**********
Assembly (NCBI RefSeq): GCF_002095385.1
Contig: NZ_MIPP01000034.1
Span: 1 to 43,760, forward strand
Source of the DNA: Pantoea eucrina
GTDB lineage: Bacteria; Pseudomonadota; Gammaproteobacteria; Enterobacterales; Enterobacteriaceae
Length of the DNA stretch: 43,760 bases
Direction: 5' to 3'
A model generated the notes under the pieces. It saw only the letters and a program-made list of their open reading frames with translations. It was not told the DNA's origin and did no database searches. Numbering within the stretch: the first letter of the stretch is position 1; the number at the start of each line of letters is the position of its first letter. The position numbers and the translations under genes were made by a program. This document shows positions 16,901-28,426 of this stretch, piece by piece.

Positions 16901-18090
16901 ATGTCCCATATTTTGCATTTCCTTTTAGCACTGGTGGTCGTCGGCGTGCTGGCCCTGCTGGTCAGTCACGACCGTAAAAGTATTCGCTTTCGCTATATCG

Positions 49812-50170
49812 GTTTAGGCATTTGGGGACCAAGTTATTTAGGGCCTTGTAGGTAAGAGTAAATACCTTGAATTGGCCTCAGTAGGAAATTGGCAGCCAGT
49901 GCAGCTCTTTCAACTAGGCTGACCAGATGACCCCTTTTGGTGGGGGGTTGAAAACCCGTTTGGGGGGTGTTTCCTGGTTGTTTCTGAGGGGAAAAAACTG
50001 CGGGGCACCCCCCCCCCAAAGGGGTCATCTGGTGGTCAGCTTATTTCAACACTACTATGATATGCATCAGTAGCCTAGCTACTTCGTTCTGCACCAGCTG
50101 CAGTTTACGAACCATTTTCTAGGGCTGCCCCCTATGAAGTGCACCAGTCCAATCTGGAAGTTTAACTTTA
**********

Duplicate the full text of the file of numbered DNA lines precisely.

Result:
Assembly (NCBI RefSeq): GCF_002095385.1
Contig: NZ_MIPP01000034.1
Span: 1 to 43,760, forward strand
Source of the DNA: Pantoea eucrina
GTDB lineage: Bacteria; Pseudomonadota; Gammaproteobacteria; Enterobacterales; Enterobacteriaceae
Length of the DNA stretch: 43,760 bases
Direction: 5' to 3'
A model generated the notes under the pieces. It saw only the letters and a program-made list of their open reading frames with translations. It was not told the DNA's origin and did no database searches. Numbering within the stretch: the first letter of the stretch is position 1; the number at the start of each line of letters is the position of its first letter. The position numbers and the translations under genes were made by a program. This document shows positions 16,901-28,426 of this stretch, piece by piece.

Positions 16901-18090
16901 ATGTCCCATATTTTGCATTTCCTTTTAGCACTGGTGGTCGTCGGCGTGCTGGCCCTGCTGGTCAGTCACGACCGTAAAAGTATTCGCTTTCGCTATATCG

Positions 49812-50170
49812 GTTTAGGCATTTGGGGACCAAGTTATTTAGGGCCTTGTAGGTAAGAGTAAATACCTTGAATTGGCCTCAGTAGGAAATTGGCAGCCAGT
49901 GCAGCTCTTTCAACTAGGCTGACCAGATGACCCCTTTTGGTGGGGGGTTGAAAACCCGTTTGGGGGGTGTTTCCTGGTTGTTTCTGAGGGGAAAAAACTG
50001 CGGGGCACCCCCCCCCCAAAGGGGTCATCTGGTGGTCAGCTTATTTCAACACTACTATGATATGCATCAGTAGCCTAGCTACTTCGTTCTGCACCAGCTG
50101 CAGTTTACGAACCATTTTCTAGGGCTGCCCCCTATGAAGTGCACCAGTCCAATCTGGAAGTTTAACTTTA